Venom (2018)


We are all Venom. I guess.

Scrappy San Francisco reporter Eddie Brock (Tom Hardy) is known for a few things: Being brash, exposing the truth, calling out powerful people, and oh yeah, riding his motorcycle all around town. But when he interviews scientist/pharmaceutical billionaire Carlton Drake (Riz Ahmed) about the possibility that he may be testing a new experiment on homeless people and killing them in the process, then he’s gone a step too far, loses his job, his fiancee Anne (Michelle Williams), and home. Now, he’s just about left with nothing, until Dr. Dora (Jenny Slate), who works for Drake at his lab, feels a heavy-conscience and decides to let Eddie know that what he thinks is true. Then, it all gets a little crazier when Eddie actually gets infected by this mysterious symbiote that can take over any person’s body and do whatever it is that it wants its host to do. And in Eddie’s case, he’s in a whole heap of trouble.

“Whatdahell?!”

First things first: Venom is not a good movie. It’s silly, tonally disjointed, weird, and downright goofy. But there’s something ridiculously enjoyable about this movie that, no matter how crazy, or odd, or even random it got, there was still something that always brought me back to it. It never felt like it was trying too hard to be hip, edgy, cool, or witty in the self-referential way that the Marvel movies pride themselves on – it’s doing just fine getting by on its self-imposed charm, which works if you’re willing to roll with it.

After all, it’s not the R-rated Venom we all thought we were going to get. But maybe it didn’t need to be.

For instance, Venom is so clearly a movie made for those above the PG-13 line, which may not sound like much, but actually means something; Marvel movies have been so clearly marketed towards kids and the whole family, that you’ll hardly get anything truly weird or spicy. The occasional s-bomb may come flying out, but that’s about it; Venom, we get a few curse-words and a whole lot of PG-13 bloodless carnage (no pun intended please), but there’s this tone that makes it feel like something different and geared towards a much more unique audience, much like Suicide Squad was.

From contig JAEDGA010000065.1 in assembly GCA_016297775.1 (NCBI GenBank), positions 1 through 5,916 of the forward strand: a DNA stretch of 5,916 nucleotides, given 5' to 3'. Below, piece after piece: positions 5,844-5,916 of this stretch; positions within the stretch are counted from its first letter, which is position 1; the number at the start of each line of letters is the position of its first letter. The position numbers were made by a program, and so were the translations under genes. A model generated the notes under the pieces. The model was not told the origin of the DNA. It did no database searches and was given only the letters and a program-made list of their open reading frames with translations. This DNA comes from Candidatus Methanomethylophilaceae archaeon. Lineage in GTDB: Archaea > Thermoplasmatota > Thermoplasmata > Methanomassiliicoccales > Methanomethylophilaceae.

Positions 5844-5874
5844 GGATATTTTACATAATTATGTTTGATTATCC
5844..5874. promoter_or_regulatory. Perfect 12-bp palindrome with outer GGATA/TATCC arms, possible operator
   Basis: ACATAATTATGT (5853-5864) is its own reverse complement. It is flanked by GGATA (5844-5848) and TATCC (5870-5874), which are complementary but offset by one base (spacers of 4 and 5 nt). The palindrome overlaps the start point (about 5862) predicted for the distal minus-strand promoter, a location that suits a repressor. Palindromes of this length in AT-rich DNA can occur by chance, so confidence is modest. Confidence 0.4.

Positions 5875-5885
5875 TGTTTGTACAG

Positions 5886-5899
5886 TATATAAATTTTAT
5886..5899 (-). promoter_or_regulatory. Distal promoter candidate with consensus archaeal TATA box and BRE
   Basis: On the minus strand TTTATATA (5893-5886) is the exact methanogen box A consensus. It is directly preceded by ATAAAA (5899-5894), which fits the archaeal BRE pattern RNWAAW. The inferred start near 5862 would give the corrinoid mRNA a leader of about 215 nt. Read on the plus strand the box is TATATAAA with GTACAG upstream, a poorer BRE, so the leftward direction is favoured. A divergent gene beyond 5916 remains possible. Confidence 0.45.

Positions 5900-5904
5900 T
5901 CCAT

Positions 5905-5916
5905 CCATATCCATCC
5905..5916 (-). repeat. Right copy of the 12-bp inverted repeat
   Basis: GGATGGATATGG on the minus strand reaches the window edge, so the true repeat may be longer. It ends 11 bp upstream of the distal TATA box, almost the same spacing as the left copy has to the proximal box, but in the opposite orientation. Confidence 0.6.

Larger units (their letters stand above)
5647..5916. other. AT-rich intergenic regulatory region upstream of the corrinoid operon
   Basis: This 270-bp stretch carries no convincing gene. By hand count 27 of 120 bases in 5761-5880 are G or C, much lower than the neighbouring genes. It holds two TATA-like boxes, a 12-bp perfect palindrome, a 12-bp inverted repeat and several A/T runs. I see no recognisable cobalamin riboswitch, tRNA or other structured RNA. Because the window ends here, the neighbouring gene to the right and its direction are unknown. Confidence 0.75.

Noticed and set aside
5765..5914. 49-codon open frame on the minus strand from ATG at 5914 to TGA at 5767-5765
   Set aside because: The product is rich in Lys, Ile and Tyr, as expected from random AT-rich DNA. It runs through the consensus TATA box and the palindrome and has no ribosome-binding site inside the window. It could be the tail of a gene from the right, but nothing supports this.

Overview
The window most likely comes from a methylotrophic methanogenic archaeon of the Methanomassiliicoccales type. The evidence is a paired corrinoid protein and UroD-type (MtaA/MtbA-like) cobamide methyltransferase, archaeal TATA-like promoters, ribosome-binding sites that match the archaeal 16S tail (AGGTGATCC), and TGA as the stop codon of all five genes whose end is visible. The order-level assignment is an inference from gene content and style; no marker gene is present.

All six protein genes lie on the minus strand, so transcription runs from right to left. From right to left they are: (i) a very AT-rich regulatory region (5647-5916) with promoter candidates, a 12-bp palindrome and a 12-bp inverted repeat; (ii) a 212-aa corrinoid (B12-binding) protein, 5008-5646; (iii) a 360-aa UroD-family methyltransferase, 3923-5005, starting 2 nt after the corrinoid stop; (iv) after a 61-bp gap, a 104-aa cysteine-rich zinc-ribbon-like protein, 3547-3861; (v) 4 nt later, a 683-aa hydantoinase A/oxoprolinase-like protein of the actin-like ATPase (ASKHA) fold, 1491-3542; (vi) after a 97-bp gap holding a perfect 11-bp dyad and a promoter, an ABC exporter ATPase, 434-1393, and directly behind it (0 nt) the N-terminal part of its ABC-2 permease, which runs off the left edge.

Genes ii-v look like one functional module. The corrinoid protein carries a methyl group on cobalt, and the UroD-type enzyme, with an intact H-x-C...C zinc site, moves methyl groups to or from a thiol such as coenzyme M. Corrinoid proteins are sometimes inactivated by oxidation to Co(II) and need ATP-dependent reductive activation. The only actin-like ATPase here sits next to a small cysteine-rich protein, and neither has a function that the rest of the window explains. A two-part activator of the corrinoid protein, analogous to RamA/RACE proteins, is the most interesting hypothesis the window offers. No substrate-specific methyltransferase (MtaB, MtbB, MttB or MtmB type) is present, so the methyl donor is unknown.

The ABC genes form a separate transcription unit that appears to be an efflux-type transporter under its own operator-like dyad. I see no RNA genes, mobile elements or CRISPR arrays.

But Venom is better than Suicide Squad (a movie which, on second-viewing, does not hold-up a single ounce),because it at least has fun with itself and doesn’t try too desperately to play it safe and serious. Watching and listening to Tom Hardy run around the whole movie, eat raw meat, sweat through all of his clothes, scream, hoot, holler, talk to himself, and argue with Venom itself, is a treat to behold. Hardy’s not at all doing it for the paycheck here and instead, he absolutely throws himself into one of his more outlandish and over-the-top roles, which for a guy like him, is really saying something. Those expecting Venom, the character, to be a much more sinister, evil and wreckage-filled demon, will be surprised to see that while it’s perfectly violent in the ways you want, it’s more comical when it’s jousting with Hardy’s Brock, who seems like a total goof throughout the whole thing.

Pictured: Totally Not Elon Musk.

And really, just watching Tom Hardy is the real treat to Venom and why it works as well as it does, even when it’s not supposed to.

And it’s odd, too, because a lot of Venom is confusing. It’s story doesn’t always make sense; it’s tone can veer wildly from a Three Stooges-like slapstick, to a dark and disturbing sci-fi drama in the vein of Tim Burton; the characters never follow a cohesive pathway, with Ahmed’s Drake going from 1-to-100 in the crazy-o-meter within about five seconds of meeting him; and all of the dark, grainy and over-stuffed action by the end, just doesn’t work and feels like something else entirely. It’s as if director Ruben Fleischer maybe had a clear idea of what he wanted to do, but so many powers at be got involved and switched things up the way they saw it.

Like with Fantastic Four, or the aforementioned Squad, the end-result usually turned out to be a ridiculous mess. But oddly enough, Venom is only somewhat of a mess, because it never forgets to maintain its fun, its wackiness, and most of all, it’s never-ending desire to continue to be the one in on the joke. Sure, it’s easy to admit that we wanted an R-rated version, but at the end of this possible franchise-starter, I found myself wanting more and excited for what’s next for the wacky and wild adventures of Eddie Brock and co.

Just please, I beg of you, please do not start with the non-stop crossovers.

I say this and yet, I realize that it’s probably too late. Damn.

Consensus: While no doubt a ridiculous mish-mash of what better, much more improved superhero flicks have done recently, Venom still works as a different change-of-pace, with a sillier-tone and an even sillier performance from the always-game Tom Hardy, making this a surprisingly enjoyable movie, if you know what you’re getting.

6.5 / 10

Thic Daddy Venom

Photos Courtesy of: Columbia Pictures

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